Posted in celebrations, family, Projects, sewing

Woven & stitched with love

It’s a story decades in the making and deserves to be recorded. I’ve been “commisioned” to create the ending of it. A label is simply not enough in this case.

For decades she sat there


Feeling the flow of the warp and weft


Lost in the motion of weaving

Ruby Marsh, Circa 1970’s

Ruby Marsh became a master weaver. Born prior to the dirty thirties in South Saskatchewan she understood making do and making things.  She and her husband, Fred, lived in remote British Columbia and raised a family there. Introduced to weaving during these early years she spent the next 51 years creating, teaching and perfecting her skills. Her obituary talks about her passion for this creative endeavor.

She was my Aunt. My dad’s baby sister. The distance, back then, didn’t allow for a lot of visits but the connection never broke.  We did visit them in Needles once, alas my only two memories are of the trip on single track mountain roads with no sidewalls and the subsequent reactions of my mom and middle sister. Strangely enough I don’t remember the visit at all just the road trip.  Although recently I remembered their big dog!

(back row) Ruby, Harold, Doreen & Thelma,
(front row) Heather, Jean, Bernie, Brad & Brian
Needles, BC, 1964

Upon her death there was much sorting to be done. Two looms to pass along and a large box of samples. My cousin Jean at this point had a “flashblack” to my attic and some of my projects she had glimpsed. She reached out and asked if I would consider creating family treasurers from these pieces. I didn’t hesitate to say yes but I did,  many times in the creative process, question my ability to do them justice.

Ruby Marsh, 1922 – 2017

I sorted samples and pondered. I colour coded them and I pondered. I asked for the reciepents colour palettes. I had been asked to make 3 but the quantity (and quality) of material spoke and said make more. I asked Jean if I could create 3 additional ones for specific people and the answer was a definite yes.

Those were easy ones as my aunt wove a piece of the Saskatchewan tartan. I cut 2 in the shape of Saskatchewan’s straight man-made borders and attached them to ivory samplers. I added my Aunt’s label and my initials. My dear cousin (who’s also my older cousin and I never resist a chance to say that but it should be noted she is also a very dear one) was the first recipient. I made a second one, very similar, for myself as a reminder of our connections. These were good learning opportunities.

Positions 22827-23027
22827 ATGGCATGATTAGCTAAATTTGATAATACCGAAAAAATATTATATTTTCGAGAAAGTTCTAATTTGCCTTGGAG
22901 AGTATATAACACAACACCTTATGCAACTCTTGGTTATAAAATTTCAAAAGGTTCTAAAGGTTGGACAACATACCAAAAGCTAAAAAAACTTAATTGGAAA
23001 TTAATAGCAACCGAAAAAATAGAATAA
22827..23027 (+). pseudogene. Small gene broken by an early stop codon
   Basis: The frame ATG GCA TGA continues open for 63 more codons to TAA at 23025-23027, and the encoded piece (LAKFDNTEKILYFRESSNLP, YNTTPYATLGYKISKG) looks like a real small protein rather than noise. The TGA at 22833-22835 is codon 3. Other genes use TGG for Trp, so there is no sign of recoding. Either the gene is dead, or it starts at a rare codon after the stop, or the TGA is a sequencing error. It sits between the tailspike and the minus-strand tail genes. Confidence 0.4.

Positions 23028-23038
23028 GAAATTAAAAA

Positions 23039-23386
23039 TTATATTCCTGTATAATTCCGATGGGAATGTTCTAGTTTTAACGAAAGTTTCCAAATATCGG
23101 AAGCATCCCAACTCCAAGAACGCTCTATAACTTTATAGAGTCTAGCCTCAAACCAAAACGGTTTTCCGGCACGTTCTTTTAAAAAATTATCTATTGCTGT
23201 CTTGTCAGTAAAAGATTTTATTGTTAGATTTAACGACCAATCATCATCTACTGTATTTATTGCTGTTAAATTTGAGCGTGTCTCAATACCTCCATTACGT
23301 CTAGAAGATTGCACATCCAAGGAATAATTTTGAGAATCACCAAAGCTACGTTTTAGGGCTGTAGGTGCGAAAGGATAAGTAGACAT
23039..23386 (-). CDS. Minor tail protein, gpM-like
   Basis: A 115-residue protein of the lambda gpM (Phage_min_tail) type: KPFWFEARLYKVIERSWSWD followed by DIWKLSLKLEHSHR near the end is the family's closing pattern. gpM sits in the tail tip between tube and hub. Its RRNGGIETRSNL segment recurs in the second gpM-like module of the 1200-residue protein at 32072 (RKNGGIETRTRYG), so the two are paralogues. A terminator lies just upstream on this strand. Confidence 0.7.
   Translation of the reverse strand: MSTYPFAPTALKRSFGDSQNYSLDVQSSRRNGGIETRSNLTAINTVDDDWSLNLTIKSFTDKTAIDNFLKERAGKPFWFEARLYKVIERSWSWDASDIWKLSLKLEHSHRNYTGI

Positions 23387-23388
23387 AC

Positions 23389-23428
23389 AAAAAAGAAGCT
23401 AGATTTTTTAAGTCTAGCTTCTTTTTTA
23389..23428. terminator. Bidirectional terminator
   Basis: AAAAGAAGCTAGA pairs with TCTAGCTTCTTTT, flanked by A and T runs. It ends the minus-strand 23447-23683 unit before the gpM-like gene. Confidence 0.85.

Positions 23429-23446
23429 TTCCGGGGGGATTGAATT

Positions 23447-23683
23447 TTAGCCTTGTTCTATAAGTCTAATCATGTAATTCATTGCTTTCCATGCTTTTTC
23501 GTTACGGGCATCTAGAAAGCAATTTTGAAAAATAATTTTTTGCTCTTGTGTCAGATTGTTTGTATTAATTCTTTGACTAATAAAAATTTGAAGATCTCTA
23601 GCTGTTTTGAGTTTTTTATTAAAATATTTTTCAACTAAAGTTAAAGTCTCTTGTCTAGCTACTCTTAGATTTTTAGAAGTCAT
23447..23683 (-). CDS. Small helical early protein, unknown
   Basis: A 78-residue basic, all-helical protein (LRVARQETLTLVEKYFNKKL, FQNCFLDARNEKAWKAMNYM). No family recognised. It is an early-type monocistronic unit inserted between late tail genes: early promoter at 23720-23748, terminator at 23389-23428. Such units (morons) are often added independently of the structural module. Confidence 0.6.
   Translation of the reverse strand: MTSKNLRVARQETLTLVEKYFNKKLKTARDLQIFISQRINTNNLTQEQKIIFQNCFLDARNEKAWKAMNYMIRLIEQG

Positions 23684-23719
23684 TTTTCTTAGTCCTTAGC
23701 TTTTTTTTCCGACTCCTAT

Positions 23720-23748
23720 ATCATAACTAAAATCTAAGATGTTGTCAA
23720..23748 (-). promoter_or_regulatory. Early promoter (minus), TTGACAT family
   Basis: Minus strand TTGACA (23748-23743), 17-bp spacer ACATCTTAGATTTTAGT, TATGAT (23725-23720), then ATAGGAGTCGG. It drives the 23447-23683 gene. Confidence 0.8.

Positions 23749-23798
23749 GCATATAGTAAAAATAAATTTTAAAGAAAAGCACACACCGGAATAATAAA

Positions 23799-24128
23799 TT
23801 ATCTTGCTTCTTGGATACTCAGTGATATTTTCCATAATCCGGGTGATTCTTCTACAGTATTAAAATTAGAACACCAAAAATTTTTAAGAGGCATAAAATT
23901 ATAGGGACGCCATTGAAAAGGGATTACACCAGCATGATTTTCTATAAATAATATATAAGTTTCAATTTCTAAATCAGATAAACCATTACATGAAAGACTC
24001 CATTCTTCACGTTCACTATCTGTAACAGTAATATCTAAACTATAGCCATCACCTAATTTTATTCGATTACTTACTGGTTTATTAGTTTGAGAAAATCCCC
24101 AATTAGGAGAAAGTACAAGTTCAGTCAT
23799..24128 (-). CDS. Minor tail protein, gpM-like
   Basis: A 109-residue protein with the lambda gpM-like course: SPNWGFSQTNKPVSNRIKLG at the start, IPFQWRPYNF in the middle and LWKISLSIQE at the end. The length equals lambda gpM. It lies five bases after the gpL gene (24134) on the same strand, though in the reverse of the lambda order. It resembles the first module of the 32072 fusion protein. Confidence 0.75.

Then I took more pondering time and during that time I created one for my oldest cousin. She has lived in Alberta for a long time but loves her home province so I did the Saskatchewan tartan in the shape of Alberta.  I had to be more inventive with the background fabric as I was running out of bigger woven pieces. There was a delicately woven one with a long run of warp in between the two woven pieces. So on the top one I added a heart. My lovely cousin phoned me in tears when this surprise parcel arrived. Hit the mark there.

I should back up and mention that my dad married late. His sister was younger than him by quite a bit. His nieces, my oldest cousins, spent a lot of time with their Aunt Ruby and have many memories of times together at Nanna and  Bompa’s house. Hence why I created a wall hanging for each of them.

So a couple of easy ones done. Then the fabric “spoke” to me. The colour palette in this one was very unusual for Aunt Ruby and it stood out.  They have a long history of summers at a remote lake in British Columbia and so I cut out letters from a different piece of woven fabric and stitched them on. I used blue and green thread in a wavy stitch to signify water and trees. The angled position of the words mimics the road to Whatshan.

Then I found a large woven piece that was the perfect colour palette for my cousin’s daughter. Thinking about a grandmother’s love for a beloved grandchild the design of this one was obvious. I created a heart from a complementary colour and stitched it on  In retrospect I should have hand stitched it as it didn’t lay flat but live and learn.

Erin’s Grandmother’s Love, Gwen’s Alberta Sask heart, my Sask hanging,
Go to Whatshan detail and hanging

On each one I was able to attach a label “hand woven by Ruby Marsh” as I had found these labels in a small wicker basket that had belonged to my Nanna and had been gifted to me after my Aunt Ruby died.